Black Box Government: The Whole Picture

The media often assesses governmental transparency issue by issue.  The Obama Administration gets an annual rating for its performance on FOIA compliance.  It receives press for its invocation on the state secrets privilege.  And so on.  But it may be worth taking stock of the total picture.  From the state secrets privilege to the proposed SHIELD Act and FOIA, the Obama Administration seems in pursuit of black box government much like its predecessor.  On reflection, the Administration’s call for a more transparent government in January 2009 seems a mismatch with its actions.  In this way, theory and practice don’t coincide.

The Administration has not backed away from its predecessor’s aggressive use of the state secrets privilege.  According to Steven Aftergood, “there is a great deal of continuity between the Bush and Obama administrations . . . . there is no case where the Obama administration has rescinded a claim of state secrets privilege that was advanced by the Bush [administration].”  The U.S. government has recently invoked the state secrets privilege in instances that appear designed to hide government screw ups rather than to protect national security.  For instance, the government hopes to block evidence in a case against a contractor who duped the government into spending millions on allegedly fake counterterrorism technology.  It has invoked the privilege to block a personal injury lawsuit by a CIA employee who alleged that environmental contamination in his home made his family sick. In a case inherited from the Bush administration, Obama’s Justice Department has continued to argue that classified records of eavesdropping on an Islamic charity were state secrets.  Two wiretapped lawyers were awarded $20,400 each, a ruling that last week the Obama administration indicated it would appeal.  ACLU Executive Director Anthony Romero laments that although the President promised to reform abuses of the state secrets privilege as a candidate, he has reneged on that promise as the President.

The Obama Administration has devoted significant energy to punishing whistle blowers.  As Politico reporter Josh Gerstein explains, the Administration is “pursuing an unexpectedly aggressive legal offensive against federal workers who leak secret information to expose wrongdoing, highlight national security threats or pursue a personal agenda.”  Since President Barack Obama took office, prosecutors have filed criminal charges in five cases involving unauthorized distribution of classified national security information to the media and is now considering prosecuting WikiLeaks founder Julian Assange.  The U.S. government, by contrast, only brought three such cases in the preceding 40 years.  Moreover, in response to the Wikileaks disclosures, the Administration has gotten behind the proposed SHIELD Act, which would amend Section 798 of the Espionage Act of 1917.  The amendment would expand the kinds of information covered by the Espionage Act and enables the U.S. government to prosecute private citizens who have not worked for the government or signed a security agreement.

In a recent post, I underscored that FOIA compliance continues to disappoint.  The National Security Archive recently issued its report “Glass Half Full: 2011 Knight Open Government Survey Finds Freedom of Information Change But Many Agencies Lag in Following Obama’s Openness Order.”Although the group found some progress (49 agencies took concrete action in light of the March 2010 White House memorandum instructing agencies to update all FOIA material and assess whether their FOIA resources were adequate), its results were decidedly mixed.  Only 24 agencies actually updated their FOIA training materials, only 13 agencies followed its mandate, and 41 of the agencies remained inert. Of those 41 agencies, 17 could not provide concrete records showing that they had followed the memo’s instructions; two agencies withheld documents by incorrectly citing FOIA exemptions; 17 agencies were still working on the request after more than 100 business days (in violation of FOIA); and four agencies never acknowledged the team’s requests despite numerous calls and faxes. Ancient requests, as old as 18 years, “still languish in the system.” As the team reports, twelve agencies have outstanding FOIA requests older than six years.” Eric Newton, an advisor to the Knight Foundation, remarked that “at this rate, the President’s first term in office may be over by the time federal agencies do what he asked them to do on his first day in office.”  At a hearing before the House Committee on Oversight and Government Reform, FOIA expert Daniel Metcalfe expressed his disappointment by the “surprising slowness and incompleteness of the Obama Administration’s new FOIA policy implementation.” Metcalfe lamented the administration’s “do as I say, not as I do mentality,” as evinced by the performance of its lead agency, the Department of Justice, whose FOIA backlog is worse than it was a year ago.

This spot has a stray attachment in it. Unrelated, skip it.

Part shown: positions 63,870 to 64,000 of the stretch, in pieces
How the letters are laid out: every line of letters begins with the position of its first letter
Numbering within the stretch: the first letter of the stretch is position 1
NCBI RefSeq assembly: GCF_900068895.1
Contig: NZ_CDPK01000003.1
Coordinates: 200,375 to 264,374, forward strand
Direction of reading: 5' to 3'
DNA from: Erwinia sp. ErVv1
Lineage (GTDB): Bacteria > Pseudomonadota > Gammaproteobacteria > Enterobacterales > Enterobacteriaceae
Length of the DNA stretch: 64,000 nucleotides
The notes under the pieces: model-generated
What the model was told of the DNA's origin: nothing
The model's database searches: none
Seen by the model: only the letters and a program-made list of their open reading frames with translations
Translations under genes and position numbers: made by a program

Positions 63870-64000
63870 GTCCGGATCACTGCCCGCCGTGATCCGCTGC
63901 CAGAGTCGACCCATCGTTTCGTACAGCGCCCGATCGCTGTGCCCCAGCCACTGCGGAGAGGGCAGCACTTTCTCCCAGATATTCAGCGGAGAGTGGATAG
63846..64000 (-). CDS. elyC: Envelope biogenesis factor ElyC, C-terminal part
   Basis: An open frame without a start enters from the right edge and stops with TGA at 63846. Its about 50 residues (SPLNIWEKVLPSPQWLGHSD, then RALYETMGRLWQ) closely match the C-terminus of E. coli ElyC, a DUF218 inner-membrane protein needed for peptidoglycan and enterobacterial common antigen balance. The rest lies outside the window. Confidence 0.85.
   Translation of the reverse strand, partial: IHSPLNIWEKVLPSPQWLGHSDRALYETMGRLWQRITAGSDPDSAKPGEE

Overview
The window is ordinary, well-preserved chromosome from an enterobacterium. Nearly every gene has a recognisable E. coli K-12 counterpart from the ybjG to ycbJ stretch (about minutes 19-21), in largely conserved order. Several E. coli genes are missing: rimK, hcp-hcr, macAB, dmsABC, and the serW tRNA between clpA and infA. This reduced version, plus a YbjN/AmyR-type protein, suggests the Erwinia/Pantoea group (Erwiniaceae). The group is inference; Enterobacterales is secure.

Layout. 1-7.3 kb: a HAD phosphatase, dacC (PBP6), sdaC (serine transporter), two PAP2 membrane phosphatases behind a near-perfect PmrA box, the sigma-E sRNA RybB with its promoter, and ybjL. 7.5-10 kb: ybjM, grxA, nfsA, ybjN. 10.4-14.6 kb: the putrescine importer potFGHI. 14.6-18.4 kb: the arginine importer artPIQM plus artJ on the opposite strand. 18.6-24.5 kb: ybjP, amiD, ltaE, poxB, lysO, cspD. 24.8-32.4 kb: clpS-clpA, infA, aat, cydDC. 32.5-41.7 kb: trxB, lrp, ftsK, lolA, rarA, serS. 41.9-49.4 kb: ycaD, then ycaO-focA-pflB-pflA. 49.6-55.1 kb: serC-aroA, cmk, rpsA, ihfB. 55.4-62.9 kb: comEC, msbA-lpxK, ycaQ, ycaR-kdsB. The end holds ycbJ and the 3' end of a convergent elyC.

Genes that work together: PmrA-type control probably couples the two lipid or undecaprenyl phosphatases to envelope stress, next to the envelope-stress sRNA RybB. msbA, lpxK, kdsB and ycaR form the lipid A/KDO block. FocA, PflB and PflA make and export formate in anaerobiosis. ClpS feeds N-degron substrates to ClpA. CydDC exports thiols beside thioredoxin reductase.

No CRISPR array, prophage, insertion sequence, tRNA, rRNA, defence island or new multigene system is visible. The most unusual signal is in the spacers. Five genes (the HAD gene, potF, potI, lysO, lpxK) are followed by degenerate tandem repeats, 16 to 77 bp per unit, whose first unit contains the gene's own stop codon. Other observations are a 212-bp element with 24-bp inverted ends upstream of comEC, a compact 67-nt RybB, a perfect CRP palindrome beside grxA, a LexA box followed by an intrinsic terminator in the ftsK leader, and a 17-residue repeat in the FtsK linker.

Viewed together with my co-blogger Frank Pasquale’s insights on fusion centers (see our forthcoming article) and his important forthcoming book on The Black Box Society, the Obama Administration, issue for issue, seems to support black box government, not a transparent one.

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